Close

Donate today to keep Global Voices strong!

Watch the video: We Are Global Voices!

We report on 167 countries. We translate in 35 languages. We are Global Voices. Watch the video »

Over 800 of us from all over the world work together to bring you stories that are hard to find by yourself. But we can’t do it alone. Even though most of us are volunteers, we still need your help to support our editors, our technology, outreach and advocacy projects, and our community events.

Donate now »
GlobalVoices in Learn more »

Italy: More Protests Against Austerity and Information Deficit

This post is part of our special coverage Europe in Crisis.

The many protest movements that followed the implementation of austerity measures in a number of European countries dealing with the sovereign debt crisis, should have taught us that when a national economy is left at the mercy of interest rates and financial markets, sooner or later you can expect its people to express their discontent. Especially in a country, like Italy, already strained by years of government mismanagement, and where to the budget and democratic deficits, an information deficit needs to be added to the equation.

Since mid-January, Italy has been swept by a wave of protests, which began in Sicily with the mobilisation of farmers, truck drivers and fishermen, mostly small business owners, later joined by the Sicilian population at large, including waged workers, students and the unemployed. The movement goes by the name of Forza d'Urto [it] (“shock force”), better known as “the Pitchforks Movement”.

The Pitchforks Movement, image from Facebook.

From January 16, trucks brought the island's roads and motorways to a standstillfor six days through at least 26 blockades, disrupting the circulation of goods and bringing business to a halt, with long cues for petrol and empty supermarket shelves.

The protests later spread to other regions [it], with strikes and blockades all over Italy. In Rome, during a fishermen demonstration in front of the Chamber of Deputies, three demonstrators were reported injured. A mass mobilisation against the austerity package implemented by Prime Minister Mario Monti and his cabinet, lamenting especially the steep rise in the price of petrol. However, during the first few days of the protests, the Italian media was largely silent, except for a few local newspapers, as Marco Cedolin points out in his blog Il Corrosivo [it]:

I media mainstream in queste stesse ore tacciono, reputando (e lasciando intendere) che in Sicilia non stia accadendo nulla che meriti attenzione, tutto tranquillo e nessun problema.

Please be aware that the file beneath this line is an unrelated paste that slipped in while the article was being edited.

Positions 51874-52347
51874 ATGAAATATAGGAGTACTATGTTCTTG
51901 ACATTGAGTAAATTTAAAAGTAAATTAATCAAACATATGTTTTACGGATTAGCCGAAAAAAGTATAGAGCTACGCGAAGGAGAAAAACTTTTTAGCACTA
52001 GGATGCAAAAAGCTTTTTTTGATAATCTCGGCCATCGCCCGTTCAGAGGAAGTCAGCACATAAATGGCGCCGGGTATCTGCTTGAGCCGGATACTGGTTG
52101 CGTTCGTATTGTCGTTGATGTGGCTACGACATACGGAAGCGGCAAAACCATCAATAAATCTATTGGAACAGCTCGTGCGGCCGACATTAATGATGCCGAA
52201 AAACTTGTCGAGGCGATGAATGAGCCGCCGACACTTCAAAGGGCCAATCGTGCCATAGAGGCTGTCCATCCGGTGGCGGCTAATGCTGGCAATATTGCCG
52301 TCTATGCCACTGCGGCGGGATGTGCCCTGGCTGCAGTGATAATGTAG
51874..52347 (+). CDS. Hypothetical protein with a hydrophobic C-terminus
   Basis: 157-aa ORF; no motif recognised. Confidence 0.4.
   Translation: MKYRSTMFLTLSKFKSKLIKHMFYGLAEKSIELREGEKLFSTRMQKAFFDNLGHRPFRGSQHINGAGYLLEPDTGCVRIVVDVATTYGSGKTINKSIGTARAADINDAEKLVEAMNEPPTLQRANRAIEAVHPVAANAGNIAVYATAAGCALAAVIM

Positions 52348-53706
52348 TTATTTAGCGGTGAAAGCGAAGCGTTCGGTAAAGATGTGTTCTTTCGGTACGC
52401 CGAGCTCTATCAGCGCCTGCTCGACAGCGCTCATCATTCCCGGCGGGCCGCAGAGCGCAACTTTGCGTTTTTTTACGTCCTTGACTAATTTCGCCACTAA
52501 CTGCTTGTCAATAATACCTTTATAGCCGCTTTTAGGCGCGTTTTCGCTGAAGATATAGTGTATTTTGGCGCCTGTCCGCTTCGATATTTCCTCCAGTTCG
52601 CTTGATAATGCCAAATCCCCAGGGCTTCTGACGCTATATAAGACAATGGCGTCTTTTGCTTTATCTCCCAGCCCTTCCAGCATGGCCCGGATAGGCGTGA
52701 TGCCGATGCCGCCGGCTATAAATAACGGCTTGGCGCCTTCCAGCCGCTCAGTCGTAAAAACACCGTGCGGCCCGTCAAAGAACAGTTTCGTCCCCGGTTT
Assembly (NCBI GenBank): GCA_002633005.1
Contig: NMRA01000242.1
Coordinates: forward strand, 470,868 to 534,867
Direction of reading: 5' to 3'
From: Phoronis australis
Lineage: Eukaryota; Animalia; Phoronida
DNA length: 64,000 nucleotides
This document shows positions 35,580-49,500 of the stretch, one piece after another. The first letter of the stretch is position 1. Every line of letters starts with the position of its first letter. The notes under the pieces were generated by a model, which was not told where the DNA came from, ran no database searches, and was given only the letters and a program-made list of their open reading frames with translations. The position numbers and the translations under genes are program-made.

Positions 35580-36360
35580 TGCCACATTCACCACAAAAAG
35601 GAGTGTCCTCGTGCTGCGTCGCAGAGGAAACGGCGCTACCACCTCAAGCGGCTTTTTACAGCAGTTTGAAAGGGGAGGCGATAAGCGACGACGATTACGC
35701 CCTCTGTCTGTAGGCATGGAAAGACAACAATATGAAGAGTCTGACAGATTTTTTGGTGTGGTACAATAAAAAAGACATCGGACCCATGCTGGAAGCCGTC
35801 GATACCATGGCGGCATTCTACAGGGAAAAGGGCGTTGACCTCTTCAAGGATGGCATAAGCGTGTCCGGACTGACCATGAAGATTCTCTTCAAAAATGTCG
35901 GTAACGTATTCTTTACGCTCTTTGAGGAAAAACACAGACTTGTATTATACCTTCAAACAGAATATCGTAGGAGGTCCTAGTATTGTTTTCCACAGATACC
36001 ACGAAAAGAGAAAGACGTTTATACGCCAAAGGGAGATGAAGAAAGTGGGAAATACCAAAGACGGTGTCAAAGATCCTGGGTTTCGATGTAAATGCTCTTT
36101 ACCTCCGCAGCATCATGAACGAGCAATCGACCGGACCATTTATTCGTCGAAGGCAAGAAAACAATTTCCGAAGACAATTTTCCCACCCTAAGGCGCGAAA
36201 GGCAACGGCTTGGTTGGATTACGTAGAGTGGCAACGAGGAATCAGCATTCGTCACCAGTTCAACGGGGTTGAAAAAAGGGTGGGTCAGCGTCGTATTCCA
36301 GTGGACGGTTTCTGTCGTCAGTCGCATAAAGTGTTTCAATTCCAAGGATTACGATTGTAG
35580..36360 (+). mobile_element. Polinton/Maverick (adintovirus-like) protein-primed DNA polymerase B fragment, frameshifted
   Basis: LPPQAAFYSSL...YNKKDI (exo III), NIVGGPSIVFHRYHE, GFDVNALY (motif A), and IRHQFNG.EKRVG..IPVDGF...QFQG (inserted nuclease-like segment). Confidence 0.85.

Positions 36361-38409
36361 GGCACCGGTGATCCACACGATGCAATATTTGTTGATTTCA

Davvero la protesta in questione è una vicenda d’importanza ed incidenza così minimale da non meritare neppure un servizietto di 50 secondi, di quelli che comunemente vengono dedicati perfino al nuovo tatuaggio sfoggiato dal vip di turno?

Mainstream media are currently silent on the issue, judging (and implying) that nothing worth of attention is happening in Sicily right now, everything is calm and there's no problem.
Is the protest of such marginal importance that it doesn't even deserve a 50-second report, one of those that are usually reserved to discussing the latest tattoo sported by some random celebrity?

The sectors on strike are protesting against the government liberalisation package, but are also united by a sense of disenfranchisement from the whole of the “political caste”: fishermen who claim to be no longer able to sustain the costs of running their business because of excise tax; truckers who can't afford to transport goods at the low fee determined by open market competition because of rising petrol costs. Because of this, the mobilisation was met with a lot of skepticism and accusations that it merely represents a set of narrow interests.

On Fuori Onda Blog [it] David Incamicia reflects this position, which tends to criticise the movement for putting all the blame on the current government, which last November inherited from Berlusconi a country with a broken economy and a shattered international reputation:

Le piazze in rivolta avevano certamente motivo d'essere fino a qualche settimana fa, quando l'irresponsabilità di “un sol uomo al comando” e la sua ostinata resistenza al potere hanno finito per rendere ancor più dura e di difficile risoluzione la pesante situazione sociale del Paese (…)

Ma oggi, proprio per evitare il tracollo definitivo, occorre che tutti giochino nella stessa squadra (…) Gli egoismi vanno rimossi senza se e senza ma. Così come l'ancora poderosa demagogia che arringa a destra e a manca.

Those taking to the squares certainly had every reason to do so until a few weeks ago, when the irresponsibility of a “one man-leadership” and his stubborn refusal to give up power only made a resolution even more difficult for the country's already tense social fabric.

But today, precisely in order to avoid an irreversible downfall, everyone needs to play in the same team (…) Selfish interests need to be removed with no ifs and no buts. The same goes for the strong demagogic discourse coming from right and left.

While those keen to seize the opportunity to voice criticism of the current government (like the far-right party Lega Nord, now at the opposition) seem to ignore that the farmers movement (or Pitchforks Movement) was actually born last summer [it], and that fishermen have been organising strikes since 2008, there persists an inability (or lack of willpower?) to define the nature of the movement, which paves the way to confusion and exploitation for different political ends.

During the strikes, mainstream media focused on alleged mafia infiltrations [it] and the death of a trucker in Asti [it], while on Facebook the pages devoted to or associated with the movement proliferated, revealing, among other things, a number of links [it] with the neofascist movement Forza Nuova, which supports the Pitchforks. Commonly used hash tags on Twitter were #fermosicilia, #forzadurto e #forconi.